Happy Mother’s Day everyone.
Really appreciate everyone who has come into the gym over the past week…and especially those who found a way to get into the gym today. I know, I know – “It’s Mother’s Day” – I totally get it. But for those of us who are in and working it really does make a BIG difference when we have a few motivated people in the gym to coach!
Anyway, I have put together a bit of a DIFFERENT blog post today. And when you start reading you might find yourself saying “But I’m a boxing person…this blog is for the ‘Functional Fitness’ people”…But it’s not. The training principles it tries to cover off on are for EVERYONE and we can all benefit from thinking about what it means for our own training!
That said, let me start by saying that – Boxing or Funky – the strength work we do in classes is awesome, particularly for bone density and longevity. BUT – even though it’s hard, ISO-LATERAL work (single arm/single leg) work really is the KING for long term growth. Our current ‘training block’ in Functional Fitness includes four (4)x lifts – Front Squat, Deadlifts, Bench Press and Push Jerk (or Lower Push, Lower Pull, Horizontal Press, Vertical Press!) and, for those people getting in 4-sessions each week I am confident they will increase their 3-rep-max during this seven week cycle by at least 10%. Which is – of course good. And in our last cycle (we did 5-rep maxes for Sumo Deadlift, Back Squat, Strict Press and Power Clean) we all pretty much improved by 10% over the 7-weeks of that program as well. So THAT’S even better.
But the reality is, for my PT stuff and right throughout the Developing Athlete programming (DAP) single leg work (and arm, but mainly single leg) is the #1 priority of the programming. How come? Well, in simple terms, the only sport in the world that I can think of that depends on having two feet fixed to the floor when participating is…ROWING? Is that even the ‘floor’? Every other sport is based on being able to at the very least transfer weight from one side to the other (golf etc) whereas so many more involve moving from one foot to the other (basically anything that involves running, or change of direction which kind of covers everything we all think of as ‘SPORT’). So to me, that means that single leg training should really be the cornerstone of sport specific training – and by single leg work it can really mean any number of different movements:
Single leg Deadlifts
Single Leg RDL’s
Single Leg Glute Raises
…and of course, all of the variations of each of those movements you want to come up with! Which is like, a ‘LOT!!’. Well – it’s a lot for me but I like to think I have a LOT of imagination!
Essentially – single leg work is the BEST way to prepare athletes for the demands of sport than traditional bi-lateral movements because SPORT is iso-lateral in nature. And if you are wondering if sport includes playing at the park with your kids or taking the dog for a run, well…you’re right. And if you think I don’t think of you guys as athletes when I’m sitting down to program classes – well, I absolutely do…and I hope you all think of yourselves in the same way.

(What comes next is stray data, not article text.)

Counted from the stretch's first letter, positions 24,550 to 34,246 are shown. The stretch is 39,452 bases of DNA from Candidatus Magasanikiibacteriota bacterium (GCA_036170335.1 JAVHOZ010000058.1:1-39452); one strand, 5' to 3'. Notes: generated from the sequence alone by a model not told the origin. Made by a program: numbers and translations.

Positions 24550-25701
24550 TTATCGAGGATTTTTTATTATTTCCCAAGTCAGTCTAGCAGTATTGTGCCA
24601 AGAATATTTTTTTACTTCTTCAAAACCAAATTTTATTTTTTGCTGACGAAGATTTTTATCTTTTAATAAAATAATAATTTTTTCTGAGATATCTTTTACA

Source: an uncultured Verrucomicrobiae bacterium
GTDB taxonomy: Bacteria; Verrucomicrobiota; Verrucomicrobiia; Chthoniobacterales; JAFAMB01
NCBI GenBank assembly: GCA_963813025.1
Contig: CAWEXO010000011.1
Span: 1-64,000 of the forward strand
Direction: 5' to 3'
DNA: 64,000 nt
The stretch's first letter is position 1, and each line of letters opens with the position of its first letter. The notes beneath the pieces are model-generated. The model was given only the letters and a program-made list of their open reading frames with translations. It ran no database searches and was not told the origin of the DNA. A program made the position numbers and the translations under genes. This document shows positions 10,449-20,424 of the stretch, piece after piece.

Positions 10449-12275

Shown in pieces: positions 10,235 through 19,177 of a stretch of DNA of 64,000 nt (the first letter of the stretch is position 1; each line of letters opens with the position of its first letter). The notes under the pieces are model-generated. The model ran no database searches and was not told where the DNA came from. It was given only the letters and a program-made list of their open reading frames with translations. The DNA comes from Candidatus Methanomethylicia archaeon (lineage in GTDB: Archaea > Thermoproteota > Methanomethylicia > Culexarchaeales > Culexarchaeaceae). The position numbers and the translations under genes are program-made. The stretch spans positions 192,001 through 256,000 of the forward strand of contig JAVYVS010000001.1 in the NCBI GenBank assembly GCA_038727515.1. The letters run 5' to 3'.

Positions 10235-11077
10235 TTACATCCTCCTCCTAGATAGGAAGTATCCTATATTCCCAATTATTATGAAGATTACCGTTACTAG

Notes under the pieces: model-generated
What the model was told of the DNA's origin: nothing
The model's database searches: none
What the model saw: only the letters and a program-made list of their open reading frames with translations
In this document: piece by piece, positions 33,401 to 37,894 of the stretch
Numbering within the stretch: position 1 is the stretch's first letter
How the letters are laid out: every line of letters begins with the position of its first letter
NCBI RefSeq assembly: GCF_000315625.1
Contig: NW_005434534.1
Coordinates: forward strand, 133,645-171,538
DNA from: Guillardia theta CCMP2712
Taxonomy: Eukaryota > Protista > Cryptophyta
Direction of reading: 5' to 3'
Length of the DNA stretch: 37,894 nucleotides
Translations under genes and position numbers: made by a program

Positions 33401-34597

Single leg training forces you to STABILISE and BALANCE – just try standing on one leg and swinging your other leg about the place if you don’t believe me. Because of this, it is really key to building strength in your glutes (mostly glute medius for those people wondering ‘which one’!) and your adductors. Further, your core stabilisers (think quad lumborum – those muscles that go from the bottom of your ribs to the top of your pelvis along each side of your spine) are also challenged and strengthened by single leg work. Basically, these muscles (generally called “QL’s”) need to be heavily activated during single leg leg work in order for you to balance…this is not as necessary during a movement when BOTH feet are on the ground.
What else? Pretty much every knee rehab and prehad program in the world is based around single leg movements – from hopping to split squats – because these movements force all of the ligaments in the knee (anterior and posterior cruciate, medial and lateral ligaments AND the patella tendon) to become stronger AND more stable. Taking the time to do your single leg work both inside and outside of class times is critical for your long-term knee health.
SO: How can you ensure you are getting all the isolateral work you need in YOUR program? First off, we do TRY to program sufficient work into both the boxing and functional classes at the gym – but you have to remember, since YOU (probably) don’t come every day it would be pretty easy for you to miss out not just this week, but next week as well – so you have to have a bit of a plan. Here’s what I would do.
1/. Simple warm-up – 10-15 cals on the bike followed by 10-15 squats unweighted) each one with a pause in the buttom position for 2-3 seconds.
2/. Complete 3x Rounds of the following circuit:
8x Split Squats (each side)
8x Single leg RDL’s (each side) – rotational – so weight in the OPPOSITE hand to the leg which is on the ground.
8x (athletes choice) of Front foot elevated OR Back food elevated split Squats. Change this movement up from week to week.
8x single leg step-ups each side. Add a dynamic knee raise to this movement for an extra challenge.
As for adding weight, well – yeah. You have to stress to progress. So maybe start without a weight, then after a couple of weeks add a kettlebell, dumbbell, barbell, slam bag…whatever makes you happy really! The whole routine will only take 10-12 mins max but the long term benefits of a simple iso-lateral routine like this every week will be long lasting and AMAZING! I mean who doesn’t want to be stronger and more resistant to injury?
See you in the gym,
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Let’s work out together to see if we’re the right fit. Just hit the button below to let me know if you’re ready to see what’s included.